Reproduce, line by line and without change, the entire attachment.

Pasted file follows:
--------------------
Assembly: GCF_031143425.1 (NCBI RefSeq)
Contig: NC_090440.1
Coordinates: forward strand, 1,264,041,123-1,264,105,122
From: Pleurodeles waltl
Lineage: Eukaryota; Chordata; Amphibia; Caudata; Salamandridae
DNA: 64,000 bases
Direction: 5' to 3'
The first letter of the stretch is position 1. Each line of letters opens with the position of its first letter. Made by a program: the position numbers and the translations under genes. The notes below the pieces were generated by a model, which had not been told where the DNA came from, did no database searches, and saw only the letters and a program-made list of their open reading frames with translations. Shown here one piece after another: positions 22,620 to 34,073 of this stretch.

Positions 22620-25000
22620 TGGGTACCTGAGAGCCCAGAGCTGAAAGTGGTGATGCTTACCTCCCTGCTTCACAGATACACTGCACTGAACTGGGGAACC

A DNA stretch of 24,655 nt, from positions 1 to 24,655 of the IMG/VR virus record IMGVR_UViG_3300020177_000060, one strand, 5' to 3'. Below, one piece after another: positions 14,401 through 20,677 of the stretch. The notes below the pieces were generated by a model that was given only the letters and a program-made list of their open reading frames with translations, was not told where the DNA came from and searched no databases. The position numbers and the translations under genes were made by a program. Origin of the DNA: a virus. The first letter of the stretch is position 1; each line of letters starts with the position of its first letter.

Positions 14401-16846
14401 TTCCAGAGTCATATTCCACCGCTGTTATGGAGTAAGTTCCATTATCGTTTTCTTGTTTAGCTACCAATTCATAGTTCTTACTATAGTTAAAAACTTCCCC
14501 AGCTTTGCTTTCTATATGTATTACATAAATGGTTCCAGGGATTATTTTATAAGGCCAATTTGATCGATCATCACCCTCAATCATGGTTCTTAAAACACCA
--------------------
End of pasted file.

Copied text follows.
Assembly: GCF_031143425.1 (NCBI RefSeq)
Contig: NC_090440.1
Coordinates: forward strand, 1,264,041,123-1,264,105,122
From: Pleurodeles waltl
Lineage: Eukaryota; Chordata; Amphibia; Caudata; Salamandridae
DNA: 64,000 bases
Direction: 5' to 3'
The first letter of the stretch is position 1. Each line of letters opens with the position of its first letter. Made by a program: the position numbers and the translations under genes. The notes below the pieces were generated by a model, which had not been told where the DNA came from, did no database searches, and saw only the letters and a program-made list of their open reading frames with translations. Shown here one piece after another: positions 22,620 to 34,073 of this stretch.

Positions 22620-25000
22620 TGGGTACCTGAGAGCCCAGAGCTGAAAGTGGTGATGCTTACCTCCCTGCTTCACAGATACACTGCACTGAACTGGGGAACC

A DNA stretch of 24,655 nt, from positions 1 to 24,655 of the IMG/VR virus record IMGVR_UViG_3300020177_000060, one strand, 5' to 3'. Below, one piece after another: positions 14,401 through 20,677 of the stretch. The notes below the pieces were generated by a model that was given only the letters and a program-made list of their open reading frames with translations, was not told where the DNA came from and searched no databases. The position numbers and the translations under genes were made by a program. Origin of the DNA: a virus. The first letter of the stretch is position 1; each line of letters starts with the position of its first letter.

Positions 14401-16846
14401 TTCCAGAGTCATATTCCACCGCTGTTATGGAGTAAGTTCCATTATCGTTTTCTTGTTTAGCTACCAATTCATAGTTCTTACTATAGTTAAAAACTTCCCC
14501 AGCTTTGCTTTCTATATGTATTACATAAATGGTTCCAGGGATTATTTTATAAGGCCAATTTGATCGATCATCACCCTCAATCATGGTTCTTAAAACACCA